- SPECcpu published results generally represent the performance of aggressively optimized systems. Vendors are allowed to run the benchmarks, profile them to see where they are slow, tweak their system, and then run the benchmark again, repeating this cycle however many times they need to get the best possible results. The published results represent only the run on the most-optimized system configuration. Vendors will recompile their kernel, hand-tweak standard libraries, customize compiler optimization passes, and so on, to achieve the results which make their system look as good as possible.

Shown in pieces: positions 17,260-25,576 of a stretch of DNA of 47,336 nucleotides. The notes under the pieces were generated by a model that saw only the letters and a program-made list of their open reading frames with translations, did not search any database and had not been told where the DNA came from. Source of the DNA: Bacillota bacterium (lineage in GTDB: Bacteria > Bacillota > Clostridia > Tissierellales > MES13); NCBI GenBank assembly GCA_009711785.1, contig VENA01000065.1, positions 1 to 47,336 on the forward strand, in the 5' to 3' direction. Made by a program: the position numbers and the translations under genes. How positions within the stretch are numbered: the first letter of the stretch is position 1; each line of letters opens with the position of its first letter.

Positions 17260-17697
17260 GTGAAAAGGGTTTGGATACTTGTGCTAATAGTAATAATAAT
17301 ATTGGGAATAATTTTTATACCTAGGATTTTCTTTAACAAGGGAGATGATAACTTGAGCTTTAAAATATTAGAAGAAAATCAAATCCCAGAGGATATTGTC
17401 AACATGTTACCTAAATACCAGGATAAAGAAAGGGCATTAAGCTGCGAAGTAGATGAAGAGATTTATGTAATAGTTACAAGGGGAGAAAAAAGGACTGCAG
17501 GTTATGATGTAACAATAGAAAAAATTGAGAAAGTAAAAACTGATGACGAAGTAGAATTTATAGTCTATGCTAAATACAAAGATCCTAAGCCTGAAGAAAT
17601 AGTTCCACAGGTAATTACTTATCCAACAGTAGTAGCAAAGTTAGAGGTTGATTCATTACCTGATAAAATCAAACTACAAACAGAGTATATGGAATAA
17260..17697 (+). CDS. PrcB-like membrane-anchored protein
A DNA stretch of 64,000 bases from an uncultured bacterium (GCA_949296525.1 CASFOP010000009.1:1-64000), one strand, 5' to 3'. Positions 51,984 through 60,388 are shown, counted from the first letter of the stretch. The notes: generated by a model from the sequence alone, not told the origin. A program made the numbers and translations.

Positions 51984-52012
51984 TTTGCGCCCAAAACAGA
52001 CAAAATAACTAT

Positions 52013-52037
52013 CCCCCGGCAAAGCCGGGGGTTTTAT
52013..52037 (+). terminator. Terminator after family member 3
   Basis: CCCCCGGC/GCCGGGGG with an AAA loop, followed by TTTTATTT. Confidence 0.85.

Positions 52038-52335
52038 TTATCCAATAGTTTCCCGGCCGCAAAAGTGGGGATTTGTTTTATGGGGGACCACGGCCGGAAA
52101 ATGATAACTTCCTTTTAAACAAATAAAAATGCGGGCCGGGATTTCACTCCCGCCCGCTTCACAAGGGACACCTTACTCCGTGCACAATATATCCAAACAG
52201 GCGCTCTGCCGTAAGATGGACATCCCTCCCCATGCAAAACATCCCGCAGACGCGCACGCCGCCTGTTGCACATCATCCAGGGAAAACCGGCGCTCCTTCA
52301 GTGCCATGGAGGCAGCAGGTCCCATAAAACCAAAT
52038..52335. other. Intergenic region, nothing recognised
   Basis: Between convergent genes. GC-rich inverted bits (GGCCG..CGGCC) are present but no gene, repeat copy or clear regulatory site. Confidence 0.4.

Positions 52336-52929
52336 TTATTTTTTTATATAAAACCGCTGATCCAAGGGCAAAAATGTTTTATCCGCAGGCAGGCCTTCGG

That may be fine for the enterprise, where multibillion-dollar corporations can throw nontrivial resources at optimizing their production servers, but where does that leave the rest of us?
Small and mid-sized companies, universities, and enthusiastic amateurs typically don't have the time, budget, or expertise to hyper-optimize the most expensive hardware, and run in a pure RAMdisk environment. SPECcpu results do not represent the performance such people can expect out of their systems.
I would say they need a "benchmark for the rest of us", but that's not quite true. Professional system administrators and engineers are not "the rest of us". Neither is the home enthusiast mining dogecoin on a bookshelf full of second-hand laptops.
We need a benchmark for geeks. Hence, Geekbench.
Like SPECcpu, Geekbench consists of several components, each representing a common type of workload.